This past month, the NASA-affiliated Project Apollo Archive released a large collection of thousands of images from the Apollo Moon missions on their Flickr page. It's a study in awe and wonderment to sit and click through the images. The archive offers amazing views of the Earth from space, still shots of the astronauts hard at work onboard their spacecraft, and some of the most incredible imagery of humans working on the surface of the Moon. I highly recommend taking some time to revel in the images. 

If seeing these images of our world's largest natural satellite is as fantastical for you as it is for me, then you might also enjoy the following film produced by Tom Kucy and titled "Ground Control: Apollo Archive". Kucy took some of the images and edited them together with audio to provide a short film that is absolutely stunning:


Here's some info from Kucy regarding the video:

"GROUND CONTROL is a small personal project, bringing NASA's Apollo Archive photos to life. I utilized Adobe Photoshop, After Effects and Audition to complete this project. In order to achieve the subtle and weightless movement of each scene, I used an animation technique known as parallaxing. I shifted each image element ever so slightly to push forth the notion of how large and vast space truly is.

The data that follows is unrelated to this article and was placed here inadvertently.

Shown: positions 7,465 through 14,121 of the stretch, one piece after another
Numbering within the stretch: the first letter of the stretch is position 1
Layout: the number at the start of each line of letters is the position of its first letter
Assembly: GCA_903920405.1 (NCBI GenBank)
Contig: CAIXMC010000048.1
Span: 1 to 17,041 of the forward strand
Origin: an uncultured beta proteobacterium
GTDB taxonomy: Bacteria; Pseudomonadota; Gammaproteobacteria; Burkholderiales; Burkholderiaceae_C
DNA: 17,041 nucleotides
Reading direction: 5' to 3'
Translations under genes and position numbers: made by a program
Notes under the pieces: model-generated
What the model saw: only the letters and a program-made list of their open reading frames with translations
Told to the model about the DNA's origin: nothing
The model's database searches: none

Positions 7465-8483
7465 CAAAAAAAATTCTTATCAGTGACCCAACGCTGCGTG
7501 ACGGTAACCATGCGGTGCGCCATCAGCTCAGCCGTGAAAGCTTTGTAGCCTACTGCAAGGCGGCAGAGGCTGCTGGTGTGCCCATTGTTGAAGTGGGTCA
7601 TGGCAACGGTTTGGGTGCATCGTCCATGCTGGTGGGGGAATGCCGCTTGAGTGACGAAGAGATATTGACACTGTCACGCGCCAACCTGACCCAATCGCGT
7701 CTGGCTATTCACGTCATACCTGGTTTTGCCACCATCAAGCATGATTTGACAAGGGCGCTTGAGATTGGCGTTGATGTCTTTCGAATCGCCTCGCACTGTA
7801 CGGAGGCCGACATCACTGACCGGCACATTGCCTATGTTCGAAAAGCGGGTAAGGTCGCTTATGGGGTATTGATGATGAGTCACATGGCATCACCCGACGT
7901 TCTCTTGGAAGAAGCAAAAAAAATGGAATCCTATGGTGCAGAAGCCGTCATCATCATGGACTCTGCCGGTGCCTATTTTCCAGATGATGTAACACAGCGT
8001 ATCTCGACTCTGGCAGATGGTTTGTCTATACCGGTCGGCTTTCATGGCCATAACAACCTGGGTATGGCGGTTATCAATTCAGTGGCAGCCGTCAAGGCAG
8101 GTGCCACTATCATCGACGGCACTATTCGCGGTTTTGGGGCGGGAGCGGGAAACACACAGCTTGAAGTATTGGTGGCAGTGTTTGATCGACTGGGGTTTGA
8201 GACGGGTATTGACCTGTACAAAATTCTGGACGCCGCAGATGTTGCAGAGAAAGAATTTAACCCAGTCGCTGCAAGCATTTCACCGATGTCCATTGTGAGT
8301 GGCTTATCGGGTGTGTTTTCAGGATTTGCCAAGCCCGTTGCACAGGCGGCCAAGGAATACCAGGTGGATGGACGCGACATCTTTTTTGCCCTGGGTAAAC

I would love to bring more missions to life, and may pursue a small series based on the most memorable Apollo missions."

I for one would love to see Kucy create some more mission-based videos.


Saturday, October 31, 2015

There is no sound in space (or is there?)

(You can pickup some threads with this picture here)

In space, no one can hear you scream! That's what the tagline from the film Alien taught a generation of folks. Well, at least it taught some part of a generation. Well, maybe it only slightly hinted at an idea for a minimal fraction of some part of a generation. Or something like that.